The Chairman of Infigen, former senior bureaucrat Mike Hutchinson, has a letter in today’s Fin criticizing my piece last week, accessible here.
In that piece I demonstrated that renewable energy, 20 years ago touted as the future of low cost supplies, remains two to three times more expensive than conventional coal gas and hydro supplies. It is also inherently unable to provide supply when it is really needed (and most valuable) and therefore earns less on average than other sources in the electricity spot market.
Infigen is one of the most successful rent-seeking firms in the renewables scam, being responsible for getting government grants and regulations to cover 80 per cent of its production costs.
Alan Moran (“Renewables are just a power failure”, AFR, January 23), in his usual messianic zeal for free markets without responsibility, misses important points in his campaign for polluting energy sources.
Yes, the average financial cost of power generated by current renewable technologies is higher than that of the polluting alternatives.
But, demonstrably, the lower short-run marginal cost of renewables has been instrumental in curbing – not increasing – the wholesale price of electricity in relevant markets in this period of over-supply of generation capacity generally.
Further, the average cost of polluting generation is in effect subsidised by the free access it enjoys to the atmosphere for its gaseous waste products – products that are now scientifically proven to be harmful with highly probable damaging long-term consequences.
The parallels with historical river pollution by noxious heavy industry, and the prolonged vested interest opposition to remediation, are self-evident. Regulatory support for renewables was established with then-bipartisan political support in recognition of these externalities.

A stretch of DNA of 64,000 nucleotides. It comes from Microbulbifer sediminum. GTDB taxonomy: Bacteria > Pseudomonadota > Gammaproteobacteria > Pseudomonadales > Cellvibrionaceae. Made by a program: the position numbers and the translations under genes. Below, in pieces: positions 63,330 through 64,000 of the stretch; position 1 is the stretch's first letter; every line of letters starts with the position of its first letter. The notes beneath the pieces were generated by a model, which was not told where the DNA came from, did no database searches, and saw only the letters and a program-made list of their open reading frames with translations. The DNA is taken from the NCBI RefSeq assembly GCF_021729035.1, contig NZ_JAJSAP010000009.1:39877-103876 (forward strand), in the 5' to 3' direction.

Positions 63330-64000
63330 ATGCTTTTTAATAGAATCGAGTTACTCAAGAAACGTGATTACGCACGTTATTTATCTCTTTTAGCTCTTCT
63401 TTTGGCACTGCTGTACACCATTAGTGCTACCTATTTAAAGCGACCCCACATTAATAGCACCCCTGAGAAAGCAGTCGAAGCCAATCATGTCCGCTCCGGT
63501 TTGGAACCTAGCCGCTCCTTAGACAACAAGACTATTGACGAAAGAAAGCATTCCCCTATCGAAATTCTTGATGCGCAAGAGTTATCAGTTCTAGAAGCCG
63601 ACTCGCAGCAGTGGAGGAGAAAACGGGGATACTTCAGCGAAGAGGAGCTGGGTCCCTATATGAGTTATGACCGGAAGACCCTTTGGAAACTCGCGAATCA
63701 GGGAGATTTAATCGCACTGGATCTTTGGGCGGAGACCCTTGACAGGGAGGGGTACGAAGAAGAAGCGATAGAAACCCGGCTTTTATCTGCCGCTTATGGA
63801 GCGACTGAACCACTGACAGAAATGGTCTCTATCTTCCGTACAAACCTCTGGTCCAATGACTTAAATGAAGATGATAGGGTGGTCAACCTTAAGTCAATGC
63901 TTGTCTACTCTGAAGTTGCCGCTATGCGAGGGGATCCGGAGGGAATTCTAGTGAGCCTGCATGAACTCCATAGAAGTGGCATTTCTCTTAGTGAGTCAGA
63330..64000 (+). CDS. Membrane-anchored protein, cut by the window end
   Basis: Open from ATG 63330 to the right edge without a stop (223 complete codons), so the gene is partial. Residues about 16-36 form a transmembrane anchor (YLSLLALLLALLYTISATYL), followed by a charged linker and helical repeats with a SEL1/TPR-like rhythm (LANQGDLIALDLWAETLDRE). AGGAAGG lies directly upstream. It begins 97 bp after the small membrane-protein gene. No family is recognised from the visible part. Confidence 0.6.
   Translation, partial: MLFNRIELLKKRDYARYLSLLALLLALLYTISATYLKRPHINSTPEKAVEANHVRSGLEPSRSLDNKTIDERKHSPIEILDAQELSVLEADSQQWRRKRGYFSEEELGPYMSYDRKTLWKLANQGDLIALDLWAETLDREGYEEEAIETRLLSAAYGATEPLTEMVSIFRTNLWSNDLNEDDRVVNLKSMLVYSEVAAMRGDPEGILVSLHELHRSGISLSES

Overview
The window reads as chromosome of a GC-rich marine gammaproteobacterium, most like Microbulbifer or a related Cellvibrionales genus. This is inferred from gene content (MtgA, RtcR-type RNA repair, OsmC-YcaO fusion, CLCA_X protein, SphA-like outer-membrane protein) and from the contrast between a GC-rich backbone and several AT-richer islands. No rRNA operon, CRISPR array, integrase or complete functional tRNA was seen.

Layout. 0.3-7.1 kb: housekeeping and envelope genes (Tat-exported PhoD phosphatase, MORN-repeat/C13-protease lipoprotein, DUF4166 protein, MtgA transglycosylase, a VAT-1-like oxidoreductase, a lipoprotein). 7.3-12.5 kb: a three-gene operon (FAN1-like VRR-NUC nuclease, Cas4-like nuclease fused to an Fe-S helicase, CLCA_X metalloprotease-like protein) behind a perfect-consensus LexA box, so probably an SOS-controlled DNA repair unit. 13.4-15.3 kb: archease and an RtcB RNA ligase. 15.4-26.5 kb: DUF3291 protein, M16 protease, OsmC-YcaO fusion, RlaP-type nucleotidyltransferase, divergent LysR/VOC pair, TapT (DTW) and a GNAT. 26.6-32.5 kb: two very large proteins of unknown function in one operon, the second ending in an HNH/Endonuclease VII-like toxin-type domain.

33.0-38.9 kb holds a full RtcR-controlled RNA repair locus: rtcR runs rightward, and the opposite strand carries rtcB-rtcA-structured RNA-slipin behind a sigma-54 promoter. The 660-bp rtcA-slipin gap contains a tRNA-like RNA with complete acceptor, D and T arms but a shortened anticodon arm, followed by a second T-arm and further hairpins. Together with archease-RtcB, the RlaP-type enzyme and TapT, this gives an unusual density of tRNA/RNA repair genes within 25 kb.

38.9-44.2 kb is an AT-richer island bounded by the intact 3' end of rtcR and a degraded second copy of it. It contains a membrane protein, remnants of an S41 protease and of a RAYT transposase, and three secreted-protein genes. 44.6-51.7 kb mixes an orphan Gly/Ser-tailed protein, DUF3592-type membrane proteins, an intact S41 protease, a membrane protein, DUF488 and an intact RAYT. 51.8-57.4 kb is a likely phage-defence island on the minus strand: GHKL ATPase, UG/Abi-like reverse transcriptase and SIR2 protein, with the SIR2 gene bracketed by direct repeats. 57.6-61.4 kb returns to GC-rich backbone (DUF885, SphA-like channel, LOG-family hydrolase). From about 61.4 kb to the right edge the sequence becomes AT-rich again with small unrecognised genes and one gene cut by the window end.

Markets have relied upon this government commitment in good faith in making long-term investments in renewables. Subsequent material adverse change to the relevant government policies would manifest significant sovereign risk – the stuff of banana republics.
Hutchinson’s naïve green left likening of river pollution to carbon dioxide emissions hardly needs addressing.
His other strand, that the subsidized power has reduced prices across the market, is less well known.
The influx of subsidized renewable power lowers prices across the market, has several effects. It raises prices because all electricity supply faces the regulatory penalty necessary to finance the renewables through a hidden consumer charge. The higher prices do not, of course, benefit the non-subsidised supplies.
But the lower short run marginal costs of renewables do suppress prices, at least in the short term. This is because the taxpayer/consumer has been forced to cover up to 80 per cent of the costs of the outrageously inefficient technology. The power output of this is then offered in the market at its zero marginal cost (though operating costs of wind where maintenance is included are higher than those of brown coal power stations).
The effect is similar to that if government subsidized Mars Bars were to be offered. Such must-sell subsidised product would drive down the price of all Mars Bars. It would also suppress the price of other confectionary. But the subsidised product does not meet its commercial costs and in artificially suppressing prices makes replacement capacity unprofitable. In the electricity supply industry, this is especially so for the baseload high capital cost coal (and nuclear) plant.
Such intervention is the real path to the banana republic.